Heart of the Land
Essays on Last Great Places
Russell Baker’s Book of American Humor
The Architecture of Frank Lloyd Wright
The Wonderful, Horrible Life of Leni Riefenstahl
Is trial by jury the essential underpinning of our system of justice or—as more and more critics charge—a relic so flawed it should perhaps even be abolished? An experienced trial judge examines the historical evidence in the case.
Drawn to the story of the fearsome Confederate raider by a modern act of violence, the author finds a strange epic in the Rebel’s restless remains
Consigned to the Pennsylvania Railroad’s “Garbage Run,” they fought their own war on the home front, and they helped shape a victory as surely as their brothers and husbands did overseas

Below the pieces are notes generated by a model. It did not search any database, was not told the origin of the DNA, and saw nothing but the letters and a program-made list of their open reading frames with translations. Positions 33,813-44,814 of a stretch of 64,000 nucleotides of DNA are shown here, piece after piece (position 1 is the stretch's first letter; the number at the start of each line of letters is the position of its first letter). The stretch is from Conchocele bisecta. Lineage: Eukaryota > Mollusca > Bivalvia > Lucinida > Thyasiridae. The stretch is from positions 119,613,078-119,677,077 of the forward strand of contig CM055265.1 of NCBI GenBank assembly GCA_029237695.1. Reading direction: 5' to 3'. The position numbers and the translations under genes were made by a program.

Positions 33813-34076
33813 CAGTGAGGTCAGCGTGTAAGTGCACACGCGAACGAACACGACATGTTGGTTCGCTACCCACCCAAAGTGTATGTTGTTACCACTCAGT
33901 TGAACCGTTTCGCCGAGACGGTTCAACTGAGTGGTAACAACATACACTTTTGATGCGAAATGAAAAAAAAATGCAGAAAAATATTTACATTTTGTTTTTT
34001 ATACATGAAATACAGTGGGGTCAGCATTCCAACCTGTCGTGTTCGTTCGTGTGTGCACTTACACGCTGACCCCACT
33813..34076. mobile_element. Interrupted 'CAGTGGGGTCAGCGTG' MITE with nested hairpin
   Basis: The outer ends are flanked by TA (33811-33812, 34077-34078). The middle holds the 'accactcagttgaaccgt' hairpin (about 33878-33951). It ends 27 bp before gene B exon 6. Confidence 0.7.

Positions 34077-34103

A historian of American portraits tells how he determines whether a picture is authentic—and why that authenticity matters
A report from the field on the battle to authenticate what its owner still hopes is the earliest Lincoln photograph
The world’s most prominent actress risked her career by standing up to one of Hollywood’s mega-studios, proving that behind the beauty was also a very savvy businesswoman.
Rarely has the full story been told about how a famed botanist, a pioneering female journalist, and First Lady Helen Taft battled reluctant bureaucrats to bring Japanese cherry trees to Washington.
Often thought to have been a weak president, Carter was strong-willed in doing what he thought was right, regardless of expediency or the political fallout.
Why have thousands of U.S. banks failed over the years? The answers are in our history and politics.
In his Second Inaugural Address, Abraham Lincoln embodied leading in a time of polarization, political disagreement, and differing understandings of reality.